True Believers by Kurt Andersen
Published by Random House ISBN 9781400067206
Hardcover, $27, 448 pages
True Believers is a novel recounting the life of Karen Hollander, a well respected lawyer, political pundit and a possible candidate for the Supreme Court. She and her two compatriots, Chuck and Alex, grow up loving the James Bond novels and recreating secret missions. They attend Harvard together during the turbulent late 1960s and get involved in political protests, one of which turns into something more dangerous.
Hollander is going to write her memoir and she wants to include the incident that changed her life, but first she wants to reach out to her friends to let them know what she is planning to do. She has held various government jobs, received national security clearances and can't understand how what she and her friends did was never uncovered during those searches. She enlists the aid of a sometime lover, a man who is in the intelligence community, to find out what the feds know about the incident and why it has been covered up. Karen's relationship with Stewart and their conversations are the liveliest parts of the book, and I picked a lot of cool lingo from Stewart.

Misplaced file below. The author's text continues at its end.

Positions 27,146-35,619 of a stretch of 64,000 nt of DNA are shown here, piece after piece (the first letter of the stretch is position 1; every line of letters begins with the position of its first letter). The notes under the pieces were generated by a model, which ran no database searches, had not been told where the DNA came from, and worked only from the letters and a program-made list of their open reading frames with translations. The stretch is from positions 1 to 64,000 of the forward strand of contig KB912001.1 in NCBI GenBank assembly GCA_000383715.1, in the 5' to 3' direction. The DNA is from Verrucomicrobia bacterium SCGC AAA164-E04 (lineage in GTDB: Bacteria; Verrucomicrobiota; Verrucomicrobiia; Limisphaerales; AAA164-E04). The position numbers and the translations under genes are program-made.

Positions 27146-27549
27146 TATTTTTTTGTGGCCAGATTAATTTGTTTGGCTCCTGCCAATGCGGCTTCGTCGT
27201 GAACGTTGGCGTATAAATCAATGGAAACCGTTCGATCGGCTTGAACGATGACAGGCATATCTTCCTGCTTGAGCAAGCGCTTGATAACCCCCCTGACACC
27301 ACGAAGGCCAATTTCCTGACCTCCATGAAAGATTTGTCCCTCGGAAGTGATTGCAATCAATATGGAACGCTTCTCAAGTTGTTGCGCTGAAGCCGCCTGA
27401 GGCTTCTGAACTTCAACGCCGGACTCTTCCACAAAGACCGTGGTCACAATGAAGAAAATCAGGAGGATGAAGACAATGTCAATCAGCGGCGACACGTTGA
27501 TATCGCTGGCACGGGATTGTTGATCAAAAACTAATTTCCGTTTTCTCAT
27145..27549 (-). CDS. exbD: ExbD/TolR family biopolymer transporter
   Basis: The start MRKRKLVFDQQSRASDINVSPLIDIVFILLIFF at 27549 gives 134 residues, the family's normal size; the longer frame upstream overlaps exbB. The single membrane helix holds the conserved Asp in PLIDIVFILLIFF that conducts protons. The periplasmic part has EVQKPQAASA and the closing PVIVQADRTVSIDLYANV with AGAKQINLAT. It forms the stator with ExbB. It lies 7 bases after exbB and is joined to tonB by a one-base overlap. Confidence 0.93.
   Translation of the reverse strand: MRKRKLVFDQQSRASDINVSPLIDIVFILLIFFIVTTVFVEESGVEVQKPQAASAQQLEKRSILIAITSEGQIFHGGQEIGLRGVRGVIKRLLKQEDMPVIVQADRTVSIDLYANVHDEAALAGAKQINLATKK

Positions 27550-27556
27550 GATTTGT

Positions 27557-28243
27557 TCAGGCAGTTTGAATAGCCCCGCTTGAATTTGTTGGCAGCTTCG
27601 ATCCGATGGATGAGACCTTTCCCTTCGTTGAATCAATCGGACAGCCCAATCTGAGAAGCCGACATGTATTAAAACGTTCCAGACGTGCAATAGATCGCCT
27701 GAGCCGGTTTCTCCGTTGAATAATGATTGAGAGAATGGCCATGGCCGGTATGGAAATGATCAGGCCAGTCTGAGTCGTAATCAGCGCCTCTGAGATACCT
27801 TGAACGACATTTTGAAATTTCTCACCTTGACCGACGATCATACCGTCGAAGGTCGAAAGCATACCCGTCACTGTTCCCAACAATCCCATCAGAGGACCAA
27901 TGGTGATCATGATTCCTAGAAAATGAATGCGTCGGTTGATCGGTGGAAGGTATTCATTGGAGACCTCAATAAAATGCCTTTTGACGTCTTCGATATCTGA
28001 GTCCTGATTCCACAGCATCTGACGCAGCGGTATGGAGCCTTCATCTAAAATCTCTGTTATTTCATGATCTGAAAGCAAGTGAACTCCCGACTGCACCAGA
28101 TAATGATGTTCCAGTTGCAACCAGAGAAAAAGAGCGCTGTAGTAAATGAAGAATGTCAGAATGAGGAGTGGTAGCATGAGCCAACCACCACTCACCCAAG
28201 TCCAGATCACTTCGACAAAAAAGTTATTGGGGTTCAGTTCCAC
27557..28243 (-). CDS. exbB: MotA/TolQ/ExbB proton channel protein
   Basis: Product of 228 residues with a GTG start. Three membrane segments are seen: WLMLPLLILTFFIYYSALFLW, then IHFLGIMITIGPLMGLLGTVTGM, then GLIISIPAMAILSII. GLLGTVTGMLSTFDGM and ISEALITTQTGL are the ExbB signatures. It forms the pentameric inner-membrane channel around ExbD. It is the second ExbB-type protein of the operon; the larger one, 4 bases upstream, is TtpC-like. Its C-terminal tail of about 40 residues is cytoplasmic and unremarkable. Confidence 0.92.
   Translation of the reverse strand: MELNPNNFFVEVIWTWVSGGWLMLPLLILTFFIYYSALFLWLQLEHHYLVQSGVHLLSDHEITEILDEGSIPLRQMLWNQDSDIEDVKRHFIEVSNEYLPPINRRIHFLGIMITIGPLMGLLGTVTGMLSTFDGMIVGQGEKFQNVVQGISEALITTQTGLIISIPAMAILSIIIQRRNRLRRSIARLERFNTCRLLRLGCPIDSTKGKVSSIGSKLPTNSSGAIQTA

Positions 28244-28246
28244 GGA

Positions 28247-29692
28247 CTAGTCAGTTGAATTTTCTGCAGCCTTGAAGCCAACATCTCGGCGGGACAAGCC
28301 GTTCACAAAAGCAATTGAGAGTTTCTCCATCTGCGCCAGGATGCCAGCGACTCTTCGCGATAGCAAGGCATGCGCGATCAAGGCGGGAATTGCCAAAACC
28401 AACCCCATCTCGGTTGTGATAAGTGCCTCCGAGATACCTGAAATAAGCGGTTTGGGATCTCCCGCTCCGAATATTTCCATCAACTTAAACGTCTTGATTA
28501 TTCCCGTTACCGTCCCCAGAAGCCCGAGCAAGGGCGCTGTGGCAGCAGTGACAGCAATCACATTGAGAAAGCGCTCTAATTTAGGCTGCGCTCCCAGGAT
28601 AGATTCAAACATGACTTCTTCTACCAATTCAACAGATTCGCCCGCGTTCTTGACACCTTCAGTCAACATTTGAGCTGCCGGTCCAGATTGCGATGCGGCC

I also liked the relationship between Karen and her granddaughter Waverley, but Karen's other relationships (with her children, parents, siblings and Chuck and Alex) seemed a little flat to me; they were not as interesting.
The author teases the reader with the actual mystery incident, which we do eventually find out. I think people who were of that age in the late 1960s may better understand this story having gone through those turbulent times first-hand. I was just a child when the '60s ended, so I couldn't really relate to the things that happened to Karen and her friends.
Although the book clocks in at 438 pages, I don't feel like I know Karen Hollander as well as I should. I wanted to like it much more than I did.
rating 3 of 5
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